Yes, There Is Such a Thing As Fat But Fit

Posted on January 11, 2013

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Yesterday we looked at the insanity of a surgically implanted stomach pump to allow the gluttonous to empty 30% of their stomach contents after a meal, in the endless search for an effortless, sacrifice-free perfect Body Mass Index (BMI).  Today, we look at a rising assertion that many people who are labeled as slightly overweight are actually pretty healthy, and even have lower mortality risks than their thinner peers.  It might seem contradictory, but it’s really not.  It’s an example of moderation versus extremes.

Doesn’t it seem that even in science and medicine, there are fads that come and go?  Salt is bad for you!  … except that it is a necessary mineral.  You must drink milk!  … except that it is actually harmful to many people, far beyond mere lactose intolerance.   And for years, we have been told that there is a magical BMI range that we must fit into if we are to be considered healthy.  And yet… as the New York Times  points out, a woman who was lauded as the very image of health in 1912 would be considered solidly overweight in today’s medical fashion.

Marilyn Wann, writing for CNN, points out a number of recent studies showing that people who are somewhat overweight but “metabolically healthy” actually do better than their thinner peers when it comes to survivability.  The most recent analysis of over 100 separate studies, conducted by Dr. Katherine Flegal, shows that time and again, a slight amount of excess weight has statistically been beneficial to one’s health, although more extreme levels of obesity are proven to be detrimental in direct proportion to the amount of excess weight.

So why is a little fat apparently all right, or maybe even a good thing?  Theories range from having a little extra padding to cushion elderly bones in a fall, to having an energy reserve in case of stressful illnesses or surgeries.

I’m actually not surprised.  For my entire military career, I saw plenty of soldiers who were a bit on the plump side, yet fully capable of passing the Physical Fitness test (Pushups, Sit-Ups, and a two-mile run, all to standards set for age and gender).  These were good troops; good attitudes, good at their jobs, ready to deploy; but let them fall a smidge outside regulatory tolerances for body fat, and they were on the “fat boy” program, as it was very politically incorrectly called.  No promotions, no schools, no nothing until they met the standards and were blessed by the Weight Control folks – and there was also the ever-present danger of being kicked out of the military altogether, sometimes over just a pound or two.  Or a percentage point or two.  This was universally recognized as a not particularly common-sense policy, but the military is very constrained by the regs.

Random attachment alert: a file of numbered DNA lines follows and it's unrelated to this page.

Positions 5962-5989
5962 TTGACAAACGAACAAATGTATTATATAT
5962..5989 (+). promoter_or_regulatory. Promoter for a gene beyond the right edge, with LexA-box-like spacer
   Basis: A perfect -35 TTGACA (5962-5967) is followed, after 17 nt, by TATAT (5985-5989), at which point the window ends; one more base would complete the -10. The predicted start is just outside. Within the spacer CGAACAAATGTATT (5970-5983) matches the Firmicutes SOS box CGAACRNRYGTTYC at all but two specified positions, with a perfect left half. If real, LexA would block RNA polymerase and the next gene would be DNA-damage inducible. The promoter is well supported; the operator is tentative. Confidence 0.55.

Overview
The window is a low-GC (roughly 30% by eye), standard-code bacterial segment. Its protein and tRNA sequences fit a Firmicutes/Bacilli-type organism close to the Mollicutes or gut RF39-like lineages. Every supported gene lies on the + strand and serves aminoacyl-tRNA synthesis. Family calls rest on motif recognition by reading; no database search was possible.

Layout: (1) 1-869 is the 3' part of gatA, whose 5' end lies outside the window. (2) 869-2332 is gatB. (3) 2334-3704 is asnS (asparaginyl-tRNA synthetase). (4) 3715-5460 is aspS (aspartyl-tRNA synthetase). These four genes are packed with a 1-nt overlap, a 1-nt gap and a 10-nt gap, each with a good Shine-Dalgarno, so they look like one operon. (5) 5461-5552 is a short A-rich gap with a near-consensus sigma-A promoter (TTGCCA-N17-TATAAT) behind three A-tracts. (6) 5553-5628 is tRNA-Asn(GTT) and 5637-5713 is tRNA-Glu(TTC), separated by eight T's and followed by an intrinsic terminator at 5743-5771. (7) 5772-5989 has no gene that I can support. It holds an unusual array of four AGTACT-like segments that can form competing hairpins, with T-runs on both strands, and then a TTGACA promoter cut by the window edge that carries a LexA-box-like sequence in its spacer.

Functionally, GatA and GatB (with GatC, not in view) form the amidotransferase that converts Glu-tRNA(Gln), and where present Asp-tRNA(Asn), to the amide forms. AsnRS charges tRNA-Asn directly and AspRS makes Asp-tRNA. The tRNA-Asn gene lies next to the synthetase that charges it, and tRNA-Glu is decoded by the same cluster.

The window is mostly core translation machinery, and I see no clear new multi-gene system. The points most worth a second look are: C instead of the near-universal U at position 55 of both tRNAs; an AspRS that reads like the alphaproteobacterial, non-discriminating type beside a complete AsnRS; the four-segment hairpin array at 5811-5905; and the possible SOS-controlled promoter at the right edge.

Civilians, not so much!  And yet we torture ourselves (or our doctors torture us) with rigid notions of BMI as an indicator of health, when in fact we should be looking at a larger picture of overall health.   Marilyn Wann points us to one interesting study that found that a very simple and effective predictor of mortality is the “sitting-rising test“:  adults aged 51 – 80 were asked to sit on the floor, then get up unassisted.  For every support used, like a hand or knee, one point was subtracted.  Over the course of six years, those patients who had scored lowest on this simple test were those who proved to have the highest risk of death, and yet the test has little to do with BMI.  I mean, dang, think of all those football players lumbering around the field, or Sumo wrestlers, or weightlifters, the occasional baseball player or golfer.  And these are professional athletes!

So the upshot is this:  people who are slightly overweight, let’s say, pleasantly plump, probably have little to worry about so long as they are otherwise fit and active.  Now maybe it’s time for the rabidly anti-fat machinery in this country to dial their zeal back a notch, and focus their efforts on those who are moderately to extremely obese.

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